Monetization of YouTube Shorts: Understanding the Revenue Model
Vertical short videos have gained vast popularity. While TikTok may come to mind as the driving force behind this trend, YouTube and Instagram also boast successful short video programs.
Hubspot’s 2023 Video Marketing Report highlights that short-form video content yields a higher ROI and garners more engagement than any other video format. This fact underscores the significance and profitability of this format for both brands and content creators.
Now, let’s explore how YouTube incentivizes creators of Shorts videos.
YouTube Shorts: How it Functions
YouTube employs a revenue-sharing model to compensate Shorts creators. This revenue is derived from the ads shown in between Shorts videos on the feed. YouTube collects all the revenue from these Shorts ads and divides it, spreading over a portion to music publishers and another portion to YouTube Shorts creators. Creators receive payments based on the statistics of their videos.
Here’s a more comprehensive explanation of the revenue-sharing:
- Advertising sales. YouTube sells ad space to companies and showcases these ads between videos on the Shorts feed;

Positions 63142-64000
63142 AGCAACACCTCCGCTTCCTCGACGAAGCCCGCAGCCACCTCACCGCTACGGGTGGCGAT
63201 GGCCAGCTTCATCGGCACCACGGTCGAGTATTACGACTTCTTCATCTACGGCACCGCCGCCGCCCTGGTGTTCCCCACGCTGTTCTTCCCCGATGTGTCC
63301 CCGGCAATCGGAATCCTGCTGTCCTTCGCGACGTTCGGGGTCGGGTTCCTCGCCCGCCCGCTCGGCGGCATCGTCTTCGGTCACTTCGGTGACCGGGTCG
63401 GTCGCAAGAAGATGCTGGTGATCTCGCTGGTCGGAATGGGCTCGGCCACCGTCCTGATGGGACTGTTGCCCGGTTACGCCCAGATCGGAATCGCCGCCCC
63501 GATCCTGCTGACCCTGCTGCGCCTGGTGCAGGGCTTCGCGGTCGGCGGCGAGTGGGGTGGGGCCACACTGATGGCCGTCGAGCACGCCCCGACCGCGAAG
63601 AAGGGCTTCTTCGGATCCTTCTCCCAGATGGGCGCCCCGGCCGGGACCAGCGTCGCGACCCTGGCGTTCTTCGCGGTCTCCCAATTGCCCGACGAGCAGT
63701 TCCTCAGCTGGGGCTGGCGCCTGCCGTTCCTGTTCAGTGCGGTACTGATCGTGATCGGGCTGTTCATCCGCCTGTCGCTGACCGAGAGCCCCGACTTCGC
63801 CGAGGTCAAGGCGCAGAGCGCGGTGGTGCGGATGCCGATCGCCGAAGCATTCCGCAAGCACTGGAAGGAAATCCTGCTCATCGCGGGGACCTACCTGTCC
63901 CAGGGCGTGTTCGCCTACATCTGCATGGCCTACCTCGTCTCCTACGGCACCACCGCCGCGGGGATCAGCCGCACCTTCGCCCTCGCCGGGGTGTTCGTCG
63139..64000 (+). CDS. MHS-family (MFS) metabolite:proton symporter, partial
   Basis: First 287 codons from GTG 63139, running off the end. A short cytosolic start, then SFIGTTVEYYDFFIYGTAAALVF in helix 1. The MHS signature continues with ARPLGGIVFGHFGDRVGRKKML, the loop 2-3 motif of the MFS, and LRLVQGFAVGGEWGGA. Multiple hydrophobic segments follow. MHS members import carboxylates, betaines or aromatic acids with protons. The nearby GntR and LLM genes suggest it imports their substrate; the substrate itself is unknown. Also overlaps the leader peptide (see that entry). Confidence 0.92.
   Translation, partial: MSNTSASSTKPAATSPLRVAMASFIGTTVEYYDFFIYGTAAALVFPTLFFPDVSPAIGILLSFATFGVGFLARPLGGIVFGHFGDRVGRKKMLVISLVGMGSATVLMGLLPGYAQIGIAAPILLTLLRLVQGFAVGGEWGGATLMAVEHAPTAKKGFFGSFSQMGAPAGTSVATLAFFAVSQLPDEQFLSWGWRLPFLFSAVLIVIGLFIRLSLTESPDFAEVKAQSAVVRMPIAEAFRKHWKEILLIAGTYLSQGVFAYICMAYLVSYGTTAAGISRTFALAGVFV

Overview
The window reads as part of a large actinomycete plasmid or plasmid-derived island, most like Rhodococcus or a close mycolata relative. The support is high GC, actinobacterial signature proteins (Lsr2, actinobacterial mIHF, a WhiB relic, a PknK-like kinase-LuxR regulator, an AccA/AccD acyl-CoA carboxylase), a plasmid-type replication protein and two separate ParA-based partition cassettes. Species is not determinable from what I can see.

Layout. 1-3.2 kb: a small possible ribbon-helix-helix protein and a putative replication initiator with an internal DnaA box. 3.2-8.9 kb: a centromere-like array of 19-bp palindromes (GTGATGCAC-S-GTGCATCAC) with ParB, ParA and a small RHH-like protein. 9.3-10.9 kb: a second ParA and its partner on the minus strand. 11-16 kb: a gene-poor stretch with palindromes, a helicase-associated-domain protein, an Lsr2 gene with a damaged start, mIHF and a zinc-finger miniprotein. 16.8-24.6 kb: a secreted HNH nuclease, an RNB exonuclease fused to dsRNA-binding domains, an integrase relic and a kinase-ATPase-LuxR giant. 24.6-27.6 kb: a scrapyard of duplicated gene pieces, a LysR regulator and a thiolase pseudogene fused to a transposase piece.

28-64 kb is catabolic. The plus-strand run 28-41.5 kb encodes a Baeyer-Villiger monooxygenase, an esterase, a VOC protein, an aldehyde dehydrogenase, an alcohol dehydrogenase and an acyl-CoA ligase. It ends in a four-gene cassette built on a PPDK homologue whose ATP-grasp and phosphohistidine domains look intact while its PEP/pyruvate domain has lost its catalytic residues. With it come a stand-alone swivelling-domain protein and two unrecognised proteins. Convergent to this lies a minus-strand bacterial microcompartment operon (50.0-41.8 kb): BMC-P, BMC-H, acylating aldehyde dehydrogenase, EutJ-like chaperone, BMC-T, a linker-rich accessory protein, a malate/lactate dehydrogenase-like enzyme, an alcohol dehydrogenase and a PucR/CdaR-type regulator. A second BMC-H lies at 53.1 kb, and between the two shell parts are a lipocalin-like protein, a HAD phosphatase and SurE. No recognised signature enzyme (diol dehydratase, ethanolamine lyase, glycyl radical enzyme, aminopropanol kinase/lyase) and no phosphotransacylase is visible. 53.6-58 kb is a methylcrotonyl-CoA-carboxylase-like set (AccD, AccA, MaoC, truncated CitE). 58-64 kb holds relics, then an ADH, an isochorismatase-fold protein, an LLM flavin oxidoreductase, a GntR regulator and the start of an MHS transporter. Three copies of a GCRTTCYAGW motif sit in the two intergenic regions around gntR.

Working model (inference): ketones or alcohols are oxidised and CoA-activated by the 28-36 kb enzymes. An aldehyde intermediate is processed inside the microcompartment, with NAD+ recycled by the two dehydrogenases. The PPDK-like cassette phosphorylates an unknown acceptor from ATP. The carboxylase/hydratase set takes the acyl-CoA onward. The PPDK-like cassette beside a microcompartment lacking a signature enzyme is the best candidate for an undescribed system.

- Revenue consolidation. YouTube gathers all the earnings generated by ads in Shorts;
- First fund distribution. YouTube divides the Shorts revenue into two parts, one for the creator pool and the other for covering music licensing expenses. In cases where a creator uploads a video without music, all revenue from eligible video views goes into the creator pool;
- Music fund distribution. If a creator’s content features one music track, half of the associated YouTube Shorts funds are allocated to cover music usage, and the other half goes to the creator pool. If there are two tracks, two-thirds of the funds handle music usage, with the remaining third going to the creator pool;
- Creator pool distribution. YouTube distributes funds from the creator pool based on the percentage of views a creator generated from their Shorts content within a specific timeframe. For instance, if a creator accounted for 4% of all Shorts views, 4% of the creator pool funds would be attributed to them;
- Payout. Each creator receives 45% of the revenue attributed to them, while YouTube retains the remaining 55% of the creator pool funds.
Understanding that certain videos do not qualify for monetization is crucial. Videos that infringe upon intellectual property rules, such as reposted content belonging to other creators or unedited clips from TV shows or movies, do not meet the criteria. Furthermore, creators will not generate income from content that goes against YouTube’s advertiser-friendly content guidelines. This includes content featuring bad language or simply humiliating, inflammatory, or offensive videos.
Who can earn on YouTube Shorts, eventually?